Summary: Researchers report ependymal cells may play an important role in the regulation of neural stem cell function.
Source: University of Calgary.
The human nervous system is a complex structure that sends electrical signals from the brain to the rest of the body, enabling us to move and think. Unfortunately, when brain cells are damaged by trauma or disease, they don’t automatically regenerate. This can lead to permanent disability.
However, within the brain, there are a small number of stem cells that persist into adulthood, offering a possible source of new cells to repair the damaged brain. Work by researchers at the University of Calgary Faculty of Veterinary Medicine sheds new light on the identity of the cells that exhibit neural (brain) stem cell function.
One type, astrocyte neural stem cells, can self-renew and generate new neurons, particularly following brain injury.
The other type — called ependymal cells — provide a supportive lining between the brain and the fluid that bathes the brain.
“Importantly, ependymal cells that line the caverns of the brain (called ventricles) also sit right next to neural stem cells, suggesting that they might be important regulators of neural stem cell function,” says senior author on the study Jeff Biernaskie, PhD, Calgary Firefighters Burn Treatment Society Chair in Skin Regeneration and Wound Healing, and associate professor of stem cell biology in the Faculty of Veterinary Medicine.
Study provides new insights into how brain cells work
“However, several high-profile studies have suggested that ependymal cells can actually become neural stem cells themselves, when activated by an injury to the brain. Our work provides evidence this is not the case and provides new insight into how they might contribute to brain function.”
In this study, the researchers developed a process allowing them to specifically label ependymal cells within the adult brain, while avoiding astrocyte stem cells. To their surprise, after tracking these cells over several months in either the normal or injured brain, they failed to find any instances of ependymal cell division or new neurons being generated from the ependymal cells (hallmark features of a neural stem cell).
By performing an extensive gene expression analysis of thousands of individual cells from the adult brain, they were able to directly compare ependymal cells to astrocyte neural stem cells.
“Interestingly, we discovered that although there are surprisingly many similarities between ependymal cells and resting neural stem cells, there are distinct differences in gene expression pattern that likely underlie ‘stemness’.”
Model could be an important tool towards better understanding brain cell dysfunction
Biernaskie says the research not only clarifies the identity of the adult neural stem cell, it also provides a new model to study the function of ependymal cells and their role in maintaining normal brain function.
“We hope the model we have developed will be an important tool toward understanding the impact of ependymal cell dysfunction during both brain development and in the onset of neurodegenerative diseases.”
The research paper is published in the May 3rd edition of the journal Cell. Co-lead authors on the study are Prajay Shah and Jo Anne Stratton. Also contributing to the paper were Morgan Stykel, Sepideh Abbasi, Sandeep Sharma, Kyle Mayr, Kathrin Koblinger and Patrick Whelan, researchers with the Hotchkiss Brain Institute’s Spinal Cord/Nerve Injury and Pain NeuroTeam.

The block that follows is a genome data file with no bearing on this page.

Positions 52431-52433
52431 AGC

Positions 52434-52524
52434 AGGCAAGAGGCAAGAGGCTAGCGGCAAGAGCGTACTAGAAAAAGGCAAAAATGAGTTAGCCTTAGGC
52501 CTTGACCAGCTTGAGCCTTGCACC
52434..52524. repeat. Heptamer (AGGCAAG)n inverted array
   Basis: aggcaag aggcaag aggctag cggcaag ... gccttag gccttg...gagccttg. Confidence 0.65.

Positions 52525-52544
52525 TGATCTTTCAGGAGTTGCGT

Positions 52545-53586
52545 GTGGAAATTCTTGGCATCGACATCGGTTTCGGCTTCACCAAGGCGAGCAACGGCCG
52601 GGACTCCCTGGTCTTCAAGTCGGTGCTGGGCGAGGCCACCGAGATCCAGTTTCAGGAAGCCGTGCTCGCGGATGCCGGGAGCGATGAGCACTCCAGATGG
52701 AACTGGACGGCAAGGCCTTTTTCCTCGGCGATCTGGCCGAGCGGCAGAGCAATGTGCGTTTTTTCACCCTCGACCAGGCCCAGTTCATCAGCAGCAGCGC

Funding: The work was funded by Canadian Institutes of Health Research and the Calgary Firefighters Burn Treatment Society. Undergraduate studentships and a postdoctoral fellowship were provided by the Alberta Children’s Hospital Research Institute and Markin Undergraduate Research Program.
Source: Collene Ferguson – University of Calgary
Publisher: Organized by NeuroscienceNews.com.
Image Source: NeuroscienceNews.com image is in the public domain.
Original Research: Abstract for “Single-Cell Transcriptomics and Fate Mapping of Ependymal Cells Reveals an Absence of Neural Stem Cell Function” by Prajay T. Shah, Jo A. Stratton, Morgan Gail Stykel, Sepideh Abbasi, Sandeep Sharma, Kyle A. Mayr, Kathrin Koblinger, Patrick J. Whelan, and Jeff Biernaskie in Cell. Published May 3 2018.
Single-Cell Transcriptomics and Fate Mapping of Ependymal Cells Reveals an Absence of Neural Stem Cell Function
•High-fidelity genetic labeling and analysis of ependymal cells in the adult V-SVZ
•Ependymal cells are transcriptionally distinct from neural stem cells
•Ependymal cells express cilia genes (e.g., FoxJ1), not angiogenic genes (e.g., Flt1)
•Ependymal cells don’t behave as neural stem cells or progenitors in vitro or in vivo
Ependymal cells are multi-ciliated cells that form the brain’s ventricular epithelium and a niche for neural stem cells (NSCs) in the ventricular-subventricular zone (V-SVZ). In addition, ependymal cells are suggested to be latent NSCs with a capacity to acquire neurogenic function. This remains highly controversial due to a lack of prospective in vivo labeling techniques that can effectively distinguish ependymal cells from neighboring V-SVZ NSCs. We describe a transgenic system that allows for targeted labeling of ependymal cells within the V-SVZ. Single-cell RNA-seq revealed that ependymal cells are enriched for cilia-related genes and share several stem-cell-associated genes with neural stem or progenitors. Under in vivo and in vitro neural-stem- or progenitor-stimulating environments, ependymal cells failed to demonstrate any suggestion of latent neural-stem-cell function. These findings suggest remarkable stability of ependymal cell function and provide fundamental insights into the molecular signature of the V-SVZ niche.